Jared Bruno, Matt Steele, and brothers Lance and Duell Thompson are a team of guys who each claim a spot on the thin blue line, proudly serving their western Pennsylvania communities as law enforcement officers. They're the kind of guys you want on the job, but it's their off-duty work that's been gaining the attention of some outdoor industry giants. In the woods surrounding western Pennsylvania, each member of Blueline Bowhunters spent their childhood learning the area's strong hunting tradition from their Dads. Father and son hunts still make the calendar every year, but it's as a team that Blueline faces a common challenge that helps them escape the battles they share when they're on the clock. Jared and Lance are almost as skilled with cameras as they are with firearms and bows. In 2017, they grouped up and began documenting their hunts. Their talent and drive have already landed them work with some of the greatest brands in archery and they're only getting started.
You all work odd and long hours. How are you able to fit adventure into your schedules?
Lance: You're right about the long hours! And we all work completely different schedules. On top of that, a couple of us are running our own businesses, and we've all got families who mean the world to us. In the end, I guess it's not a question of "how". We're kind of desperate to get out there. Not just because we're passionate about the outdoors, but also because we share the burden that comes with serving as a LEO. All four of us work in roles that require dealing with members of our community while they're at their lowest point. Blueline Bowhunters gives us something to celebrate together, and a welcome topic of conversation while we're sitting around the fire.
What's the toughest day you guys have had in the woods?
Jared: Man, we've had plenty of tough days. One of our worst in the field was on a hunt in New Brunswick, Canada. The weather started off at 70 degrees with no rain in the forecast. We packed and prepared for an afternoon hunt based on the information available. As soon as we were dropped off in the middle of a one-million acre tract of wilderness, a storm began to blow in. With almost zero warning, the trees were bending from high winds, rain was coming in sideways, and the temp dropped to below 50. The storm lasted for hours and we had nothing more than light jackets to protect us from it. We were completely soaked and shivering under a pine tree when our radio started to crackle with the sound of our guide's voice. An hour or so later, we saw the headlights of his truck coming down the road and that's still one of the happiest moments of my life.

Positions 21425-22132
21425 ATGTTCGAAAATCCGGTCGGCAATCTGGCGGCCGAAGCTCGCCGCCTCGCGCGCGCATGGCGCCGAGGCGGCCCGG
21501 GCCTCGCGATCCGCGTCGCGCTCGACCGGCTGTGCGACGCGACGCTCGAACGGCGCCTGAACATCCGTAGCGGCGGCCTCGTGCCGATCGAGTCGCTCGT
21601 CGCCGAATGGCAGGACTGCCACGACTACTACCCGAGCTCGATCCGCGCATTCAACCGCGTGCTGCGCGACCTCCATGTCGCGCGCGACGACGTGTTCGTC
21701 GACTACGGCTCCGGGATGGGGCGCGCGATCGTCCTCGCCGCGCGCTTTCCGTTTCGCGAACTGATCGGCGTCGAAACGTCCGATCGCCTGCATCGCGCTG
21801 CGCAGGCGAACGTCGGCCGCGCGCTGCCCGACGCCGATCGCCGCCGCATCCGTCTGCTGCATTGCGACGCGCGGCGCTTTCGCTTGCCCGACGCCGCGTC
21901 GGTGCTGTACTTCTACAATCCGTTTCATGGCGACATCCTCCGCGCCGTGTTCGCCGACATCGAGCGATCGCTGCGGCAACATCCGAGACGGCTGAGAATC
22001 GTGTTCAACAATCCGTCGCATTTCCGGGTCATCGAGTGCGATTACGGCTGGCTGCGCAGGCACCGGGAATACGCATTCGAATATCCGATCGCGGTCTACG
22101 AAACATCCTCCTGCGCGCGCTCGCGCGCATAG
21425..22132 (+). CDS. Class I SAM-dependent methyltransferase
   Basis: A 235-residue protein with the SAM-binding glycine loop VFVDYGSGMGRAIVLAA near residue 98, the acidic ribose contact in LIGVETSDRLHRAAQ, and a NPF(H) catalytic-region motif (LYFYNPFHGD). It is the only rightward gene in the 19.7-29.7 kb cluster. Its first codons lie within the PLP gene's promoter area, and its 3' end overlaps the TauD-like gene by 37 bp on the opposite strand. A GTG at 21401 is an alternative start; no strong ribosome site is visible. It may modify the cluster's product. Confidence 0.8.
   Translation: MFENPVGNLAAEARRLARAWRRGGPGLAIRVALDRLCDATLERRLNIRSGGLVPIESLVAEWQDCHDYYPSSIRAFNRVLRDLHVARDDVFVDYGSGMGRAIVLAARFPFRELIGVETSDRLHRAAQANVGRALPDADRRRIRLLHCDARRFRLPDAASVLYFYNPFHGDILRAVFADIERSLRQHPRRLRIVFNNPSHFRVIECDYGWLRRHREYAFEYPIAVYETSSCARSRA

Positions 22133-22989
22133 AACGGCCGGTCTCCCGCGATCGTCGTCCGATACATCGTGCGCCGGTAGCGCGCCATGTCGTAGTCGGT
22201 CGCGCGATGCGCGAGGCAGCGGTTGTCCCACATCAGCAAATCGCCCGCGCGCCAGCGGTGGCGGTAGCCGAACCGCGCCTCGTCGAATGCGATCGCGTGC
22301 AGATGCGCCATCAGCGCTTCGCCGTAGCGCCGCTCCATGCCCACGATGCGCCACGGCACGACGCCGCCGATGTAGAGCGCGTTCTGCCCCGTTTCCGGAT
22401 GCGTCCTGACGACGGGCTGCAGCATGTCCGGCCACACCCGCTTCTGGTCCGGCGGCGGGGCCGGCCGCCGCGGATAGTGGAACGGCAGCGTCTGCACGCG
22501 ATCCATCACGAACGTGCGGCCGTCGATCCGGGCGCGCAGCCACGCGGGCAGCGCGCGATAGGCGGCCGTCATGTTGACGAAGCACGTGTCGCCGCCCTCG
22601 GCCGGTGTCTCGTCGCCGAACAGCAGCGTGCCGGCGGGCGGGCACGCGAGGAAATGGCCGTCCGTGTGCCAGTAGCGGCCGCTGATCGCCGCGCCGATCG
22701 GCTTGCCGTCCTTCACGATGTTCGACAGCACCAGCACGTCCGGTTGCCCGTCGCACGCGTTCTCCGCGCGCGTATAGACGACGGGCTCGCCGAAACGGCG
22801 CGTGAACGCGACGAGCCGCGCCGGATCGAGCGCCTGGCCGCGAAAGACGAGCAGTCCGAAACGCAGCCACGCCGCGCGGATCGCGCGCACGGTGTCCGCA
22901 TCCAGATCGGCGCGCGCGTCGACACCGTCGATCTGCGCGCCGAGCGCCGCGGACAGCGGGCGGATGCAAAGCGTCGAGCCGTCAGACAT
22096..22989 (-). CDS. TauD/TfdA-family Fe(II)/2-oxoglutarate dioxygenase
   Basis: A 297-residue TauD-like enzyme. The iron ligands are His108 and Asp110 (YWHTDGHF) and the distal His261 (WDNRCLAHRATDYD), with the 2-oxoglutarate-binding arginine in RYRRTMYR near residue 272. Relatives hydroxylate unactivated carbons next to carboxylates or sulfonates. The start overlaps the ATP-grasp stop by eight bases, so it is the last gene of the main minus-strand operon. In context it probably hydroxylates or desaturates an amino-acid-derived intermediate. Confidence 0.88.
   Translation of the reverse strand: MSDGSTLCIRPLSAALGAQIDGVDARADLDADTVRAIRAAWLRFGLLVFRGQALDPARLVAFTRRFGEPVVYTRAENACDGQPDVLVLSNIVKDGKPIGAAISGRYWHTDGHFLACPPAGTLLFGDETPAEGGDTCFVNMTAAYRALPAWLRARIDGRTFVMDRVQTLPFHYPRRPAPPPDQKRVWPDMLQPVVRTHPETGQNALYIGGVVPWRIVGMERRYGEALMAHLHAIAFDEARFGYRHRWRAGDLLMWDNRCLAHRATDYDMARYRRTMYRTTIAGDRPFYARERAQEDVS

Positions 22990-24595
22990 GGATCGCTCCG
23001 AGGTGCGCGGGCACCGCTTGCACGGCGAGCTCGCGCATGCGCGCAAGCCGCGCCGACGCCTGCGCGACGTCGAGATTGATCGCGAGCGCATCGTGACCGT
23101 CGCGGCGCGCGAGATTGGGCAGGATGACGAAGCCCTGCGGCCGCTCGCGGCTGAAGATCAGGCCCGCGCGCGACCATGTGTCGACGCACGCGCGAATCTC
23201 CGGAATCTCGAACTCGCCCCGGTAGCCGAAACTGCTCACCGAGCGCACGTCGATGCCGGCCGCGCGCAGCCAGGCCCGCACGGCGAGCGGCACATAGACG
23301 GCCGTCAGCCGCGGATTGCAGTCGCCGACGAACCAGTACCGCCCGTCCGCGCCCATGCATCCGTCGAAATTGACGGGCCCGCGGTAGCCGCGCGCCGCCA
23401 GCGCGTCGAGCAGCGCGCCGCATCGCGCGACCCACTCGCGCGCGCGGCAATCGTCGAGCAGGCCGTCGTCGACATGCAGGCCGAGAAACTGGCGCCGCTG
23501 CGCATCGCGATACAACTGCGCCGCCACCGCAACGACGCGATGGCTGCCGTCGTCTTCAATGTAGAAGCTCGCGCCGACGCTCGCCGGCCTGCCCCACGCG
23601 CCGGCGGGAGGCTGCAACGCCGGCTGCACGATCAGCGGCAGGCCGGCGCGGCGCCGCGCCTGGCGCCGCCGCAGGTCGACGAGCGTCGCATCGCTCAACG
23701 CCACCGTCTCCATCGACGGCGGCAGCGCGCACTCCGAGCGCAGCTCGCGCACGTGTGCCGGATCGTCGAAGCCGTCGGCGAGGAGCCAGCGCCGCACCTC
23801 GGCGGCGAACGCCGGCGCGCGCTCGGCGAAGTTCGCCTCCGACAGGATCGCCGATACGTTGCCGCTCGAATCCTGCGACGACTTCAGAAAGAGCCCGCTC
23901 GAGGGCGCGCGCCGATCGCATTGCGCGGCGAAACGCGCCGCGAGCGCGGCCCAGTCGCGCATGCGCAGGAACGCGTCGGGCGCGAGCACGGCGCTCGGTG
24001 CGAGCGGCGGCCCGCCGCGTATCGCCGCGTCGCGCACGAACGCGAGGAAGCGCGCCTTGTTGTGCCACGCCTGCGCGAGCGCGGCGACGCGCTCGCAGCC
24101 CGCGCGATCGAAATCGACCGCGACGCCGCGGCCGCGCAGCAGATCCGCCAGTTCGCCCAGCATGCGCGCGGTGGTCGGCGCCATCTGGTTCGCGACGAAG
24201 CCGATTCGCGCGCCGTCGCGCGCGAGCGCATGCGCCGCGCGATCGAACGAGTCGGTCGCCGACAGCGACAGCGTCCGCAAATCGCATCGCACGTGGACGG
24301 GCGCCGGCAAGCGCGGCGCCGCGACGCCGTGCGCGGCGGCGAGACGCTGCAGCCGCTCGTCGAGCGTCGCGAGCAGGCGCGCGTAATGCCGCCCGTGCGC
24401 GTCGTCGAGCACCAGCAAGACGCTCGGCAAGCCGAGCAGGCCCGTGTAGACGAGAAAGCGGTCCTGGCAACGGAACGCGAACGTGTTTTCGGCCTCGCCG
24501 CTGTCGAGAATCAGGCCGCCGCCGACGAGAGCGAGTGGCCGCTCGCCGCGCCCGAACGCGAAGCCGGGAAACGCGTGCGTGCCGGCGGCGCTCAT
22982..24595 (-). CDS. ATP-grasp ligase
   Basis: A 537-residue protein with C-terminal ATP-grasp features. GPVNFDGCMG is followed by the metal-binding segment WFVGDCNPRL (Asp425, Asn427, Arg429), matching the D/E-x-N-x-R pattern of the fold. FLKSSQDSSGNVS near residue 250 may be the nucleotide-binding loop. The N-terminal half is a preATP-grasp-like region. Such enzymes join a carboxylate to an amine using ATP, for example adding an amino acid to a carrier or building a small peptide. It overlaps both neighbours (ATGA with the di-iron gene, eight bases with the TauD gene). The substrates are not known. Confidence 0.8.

Matt: You know, as bad as our day in New Brunswick was, we've had plenty like it. That's what you sign up for as an outdoorsman. In a way, it's why you sign up. Gritting it through a challenging day in the woods is much more rewarding than a walk in the park. And each trip out, we get better and better at preparing so we're more equipped to come out on top, hopefully with at least one dry layer of clothing. We no longer rely on the forecast when creating a packing list, and instead plan and pack for the worst. We've also learned that an investment in great gear pays off in a hurry.
Police work requires an intense focus on preparation. How do you guys prepare for a hunt, and which one of you typically organizes it all?
Jared: We all get so excited to hunt together that we start packing and prepping months in advance. It's really half the fun. Whether we succeeded or failed on previous hunts, we always gained intel. Each improvement to our preparation is a small victory, and they all add up. We're constantly on a group text together, and that's how we keep organized throughout the planning phase. I tend to be the person who gets the chatter started since Matt and Lance both have kids, and Duell is a bachelor and has better things to do. As we get closer and closer to launch, our phones start heating up from all the back and forth.
What are some items that always ride under your DiamondBacks?
Duell: I'm on our regional SWAT team which requires me to be ready for anything at any time, so I'm hauling my tactical gear 365 days a year. Jared's been remodeling his house for the last few years and his truck looks like it belongs to a contractor. His bed is full of tools, and he's almost always carrying building materials on top of his cover. Whatever tools and gear we've got in our trucks, you can be sure we found room for some fishing rods and our archery equipment.
Lance: Over the years, I've learned how important adaptability is. Being able to quickly move and change plans is a game changer and that's the case whether on-duty, on a wrestling mat, or on a hunt. The same is also true of our vehicles, and especially our DiamondBacks. They're adaptable to any adventure, situation, or need, and we feel ready for anything as a result.